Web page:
“California will greatly benefit from the expanding trade volumes because of the abundant amount of goods being imported from Asia, and the massive size of the consumer market in the Southern California region which extends to Las Vegas and Phoenix,” says Michael J. Williams, a contributor to the white paper and a senior research associate in Cushman & Wakefield’s Portland office. “Los Angeles and Long Beach in particular have the channel depth, infrastructure and the track record for handling large amounts of imports.”

The increased use of rail has led to strong growth in the warehouse markets surrounding some of the nation’s biggest interior hubs, such as Chicago, Memphis, Atlanta and Dallas. Once the cargo is delivered to the port it can be placed directly onto rail cars for the fastest route to the nation’s interior. Rail is more cost-effective than trucks for many types of goods heading into the nations interior, especially for large shipments that can be sourced from ports to holding destinations, such as super-sized distribution centers.

Chicago, Memphis and Dallas-Fort Worth all stand to gain the most from rail’s resurgence. These regions have the ability to serve large markets and are located at the intersection of multiple rail lines and interstates. These areas also have major players such as local government, railroads and developers, who are willing to make investments that will keep the rails and the real estate surrounding them growing.

Finally, the increased use of large, million-sf distribution centers is a direct result of the massive flow of low-cost products that are being imported into the US. These sizable distribution centers are often found on the outskirts of the nation’s most populated areas. The nation’s largest retailers, such as Wal-Mart, Lowes, Target and Home Depot, are dominant users of these distribution centers. While many of these facilities are built-to-suit for large tenants, there has been a considerable escalation in speculative construction during the past 12 months.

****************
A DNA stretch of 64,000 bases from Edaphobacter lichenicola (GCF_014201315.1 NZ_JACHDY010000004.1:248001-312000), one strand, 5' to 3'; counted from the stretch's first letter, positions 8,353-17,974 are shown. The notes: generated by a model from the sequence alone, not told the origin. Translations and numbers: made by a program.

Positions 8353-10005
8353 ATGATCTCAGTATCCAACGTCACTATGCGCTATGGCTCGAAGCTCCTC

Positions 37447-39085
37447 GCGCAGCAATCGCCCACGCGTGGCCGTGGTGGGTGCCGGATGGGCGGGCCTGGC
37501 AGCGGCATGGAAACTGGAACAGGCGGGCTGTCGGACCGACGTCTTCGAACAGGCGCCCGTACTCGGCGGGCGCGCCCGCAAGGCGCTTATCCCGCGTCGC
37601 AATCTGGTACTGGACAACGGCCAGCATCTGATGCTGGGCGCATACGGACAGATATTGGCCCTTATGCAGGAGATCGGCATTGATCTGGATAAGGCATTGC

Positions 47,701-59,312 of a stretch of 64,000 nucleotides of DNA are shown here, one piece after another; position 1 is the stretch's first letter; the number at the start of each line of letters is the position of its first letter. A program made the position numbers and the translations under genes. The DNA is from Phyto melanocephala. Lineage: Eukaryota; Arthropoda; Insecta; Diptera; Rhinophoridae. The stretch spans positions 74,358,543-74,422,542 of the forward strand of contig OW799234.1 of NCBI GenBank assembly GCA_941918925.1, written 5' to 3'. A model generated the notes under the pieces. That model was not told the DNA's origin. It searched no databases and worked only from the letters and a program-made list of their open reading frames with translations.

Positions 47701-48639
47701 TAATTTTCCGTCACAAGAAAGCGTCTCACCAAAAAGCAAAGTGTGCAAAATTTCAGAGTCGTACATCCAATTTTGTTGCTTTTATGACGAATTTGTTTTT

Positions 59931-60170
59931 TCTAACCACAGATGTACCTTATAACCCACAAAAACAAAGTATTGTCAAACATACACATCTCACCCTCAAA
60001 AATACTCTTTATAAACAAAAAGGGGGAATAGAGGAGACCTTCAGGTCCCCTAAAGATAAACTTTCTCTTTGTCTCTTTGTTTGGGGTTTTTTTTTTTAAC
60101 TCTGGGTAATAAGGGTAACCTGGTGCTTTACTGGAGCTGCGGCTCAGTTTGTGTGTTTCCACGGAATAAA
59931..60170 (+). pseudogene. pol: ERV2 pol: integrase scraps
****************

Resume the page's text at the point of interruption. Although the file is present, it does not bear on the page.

As for markets to watch, C&W expect Southern California and Chicago to benefit the most from these new economic developments. Additionally, markets that will benefit from these three growing trends will be Houston and the New York and New Jersey area.

Houston is a rapidly growing area, where large distribution centers are built for generous incentives. The first phase of the Port of Houston’s $1.2-billion investment at the Bayport Container and Cruise terminal is expected to be completed in 2006, positioning Houston as one of the nation’s major distribution centers.

“New York and New Jersey should benefit from port investment, including 14 brownfield locations that have been designated for ports,” Sicola says. “These locations are meant to push distribution center activity closer to the port, which will increase value to shippers who look to minimize the port-to-distribution center link.”